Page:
This page is dedicated to the Thalutian language, the first of many languages created by myself while studying at university in 2011. The language is based largely on Finnish and this is often quite evident. As mentioned in the history section of this website, the creation of this language was to assist me with the concept of grammatical cases when I encountered them in my Latin classes, and later also in German. Embarking on such an endeavour excited me greatly and it turned out to be exceedingly useful as I understood the case concept very quickly and it soon became my favourite element of grammar.
I began working on Thalutian in early 2011, likely close to mid-March. I produced many versions of my language as it constantly changed due to various external influences. Learning proper grammatical and linguistic terms also played a large part in the production of the publications wherein the language's structure was found as I switched over from using layman's terms to more professional and appropriate linguistics terms.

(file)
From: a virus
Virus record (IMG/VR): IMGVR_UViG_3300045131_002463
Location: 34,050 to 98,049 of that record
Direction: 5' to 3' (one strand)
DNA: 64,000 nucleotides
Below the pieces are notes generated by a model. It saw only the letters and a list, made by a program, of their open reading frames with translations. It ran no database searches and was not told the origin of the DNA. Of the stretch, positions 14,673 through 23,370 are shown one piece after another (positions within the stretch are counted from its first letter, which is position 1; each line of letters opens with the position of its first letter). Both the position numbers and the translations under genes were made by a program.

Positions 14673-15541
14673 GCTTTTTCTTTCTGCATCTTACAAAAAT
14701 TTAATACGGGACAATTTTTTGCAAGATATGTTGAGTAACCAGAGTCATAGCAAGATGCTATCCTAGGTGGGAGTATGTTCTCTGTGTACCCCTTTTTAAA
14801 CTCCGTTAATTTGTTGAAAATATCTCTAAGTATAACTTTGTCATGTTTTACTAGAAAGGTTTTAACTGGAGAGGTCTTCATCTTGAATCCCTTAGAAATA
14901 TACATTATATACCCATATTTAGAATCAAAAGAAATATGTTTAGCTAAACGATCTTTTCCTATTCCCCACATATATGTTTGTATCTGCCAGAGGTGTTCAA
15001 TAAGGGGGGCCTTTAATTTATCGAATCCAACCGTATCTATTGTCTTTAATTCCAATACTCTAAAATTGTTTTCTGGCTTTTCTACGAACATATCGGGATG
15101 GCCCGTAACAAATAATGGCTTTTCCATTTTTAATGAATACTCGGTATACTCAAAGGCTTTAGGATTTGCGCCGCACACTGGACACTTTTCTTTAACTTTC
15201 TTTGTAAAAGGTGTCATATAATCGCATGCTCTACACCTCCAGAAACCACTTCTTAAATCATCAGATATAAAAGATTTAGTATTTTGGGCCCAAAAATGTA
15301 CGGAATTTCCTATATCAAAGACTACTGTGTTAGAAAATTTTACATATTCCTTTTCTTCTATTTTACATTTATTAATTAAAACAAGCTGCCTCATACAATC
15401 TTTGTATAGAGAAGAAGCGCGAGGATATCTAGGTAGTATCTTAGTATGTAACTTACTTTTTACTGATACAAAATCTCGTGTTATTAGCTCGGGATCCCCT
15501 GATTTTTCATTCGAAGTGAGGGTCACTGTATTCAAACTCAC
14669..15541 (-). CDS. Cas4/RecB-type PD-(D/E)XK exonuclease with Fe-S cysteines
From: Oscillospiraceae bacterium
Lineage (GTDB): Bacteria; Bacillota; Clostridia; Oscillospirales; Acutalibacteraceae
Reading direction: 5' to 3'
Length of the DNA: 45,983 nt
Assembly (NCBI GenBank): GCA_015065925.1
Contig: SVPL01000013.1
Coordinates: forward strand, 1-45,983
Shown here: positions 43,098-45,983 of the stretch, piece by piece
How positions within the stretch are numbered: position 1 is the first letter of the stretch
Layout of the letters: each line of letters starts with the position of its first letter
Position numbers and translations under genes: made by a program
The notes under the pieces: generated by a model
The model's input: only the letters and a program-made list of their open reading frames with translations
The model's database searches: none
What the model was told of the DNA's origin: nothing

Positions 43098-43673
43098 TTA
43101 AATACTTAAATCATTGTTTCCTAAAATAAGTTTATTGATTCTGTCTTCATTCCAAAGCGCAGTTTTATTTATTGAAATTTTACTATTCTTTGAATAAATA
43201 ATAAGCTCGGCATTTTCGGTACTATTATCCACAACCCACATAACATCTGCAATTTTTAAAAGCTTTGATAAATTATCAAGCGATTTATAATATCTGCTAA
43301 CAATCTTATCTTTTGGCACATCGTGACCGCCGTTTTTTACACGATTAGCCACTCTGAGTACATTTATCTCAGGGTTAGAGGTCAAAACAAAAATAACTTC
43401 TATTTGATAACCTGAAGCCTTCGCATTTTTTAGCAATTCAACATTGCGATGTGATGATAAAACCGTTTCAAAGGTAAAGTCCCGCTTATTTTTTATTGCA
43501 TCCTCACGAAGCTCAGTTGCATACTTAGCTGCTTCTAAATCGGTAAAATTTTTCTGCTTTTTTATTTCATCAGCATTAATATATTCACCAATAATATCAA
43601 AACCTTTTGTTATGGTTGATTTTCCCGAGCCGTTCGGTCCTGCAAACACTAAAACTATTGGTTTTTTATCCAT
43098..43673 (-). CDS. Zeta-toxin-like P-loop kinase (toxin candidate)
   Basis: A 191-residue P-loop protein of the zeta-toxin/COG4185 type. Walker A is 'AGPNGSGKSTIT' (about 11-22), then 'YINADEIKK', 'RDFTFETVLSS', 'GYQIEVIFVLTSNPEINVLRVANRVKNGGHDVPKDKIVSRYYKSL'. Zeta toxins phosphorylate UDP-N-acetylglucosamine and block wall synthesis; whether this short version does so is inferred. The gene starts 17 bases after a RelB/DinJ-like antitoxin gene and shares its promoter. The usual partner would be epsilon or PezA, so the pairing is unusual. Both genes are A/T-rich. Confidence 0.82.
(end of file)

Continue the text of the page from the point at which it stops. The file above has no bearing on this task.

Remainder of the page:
The last and final publication that was printed was done so on the 24th of May 2011 and since then almost no more work on the language has been done. In a sense, the language died before it was even born, however I decided to continue its legacy and use it as a basis on which I could build a whole new set of languages, to the point where I was even able to create an entire language family. From this, I came up with an idea to produce another world, wherein only these self-created languages are used. The idea is somewhat similar to what the famous J.R.R. Tolkien achieved with his language creations.
In essence, the success and development of this new world is owed almost entirely to Thalutian, which I refused to let perish into history and as such, according to the historical records of this world, Thalutian has long since been extinct, however there is one remaining relative: Lower Thalutian and this language I use extensively in this new world so as to continue the legacy. There are obvious connections between Lower Thalutian and its extinct ancestor though it does have a greatly reduced grammar and a highly less complicated struture, thus much easier to learn and use.
Of course, this language has its own page and more detailed information can be found there, and the focus now will return to the greatest benefactor of almost all of my linguistic creations: Thalutian.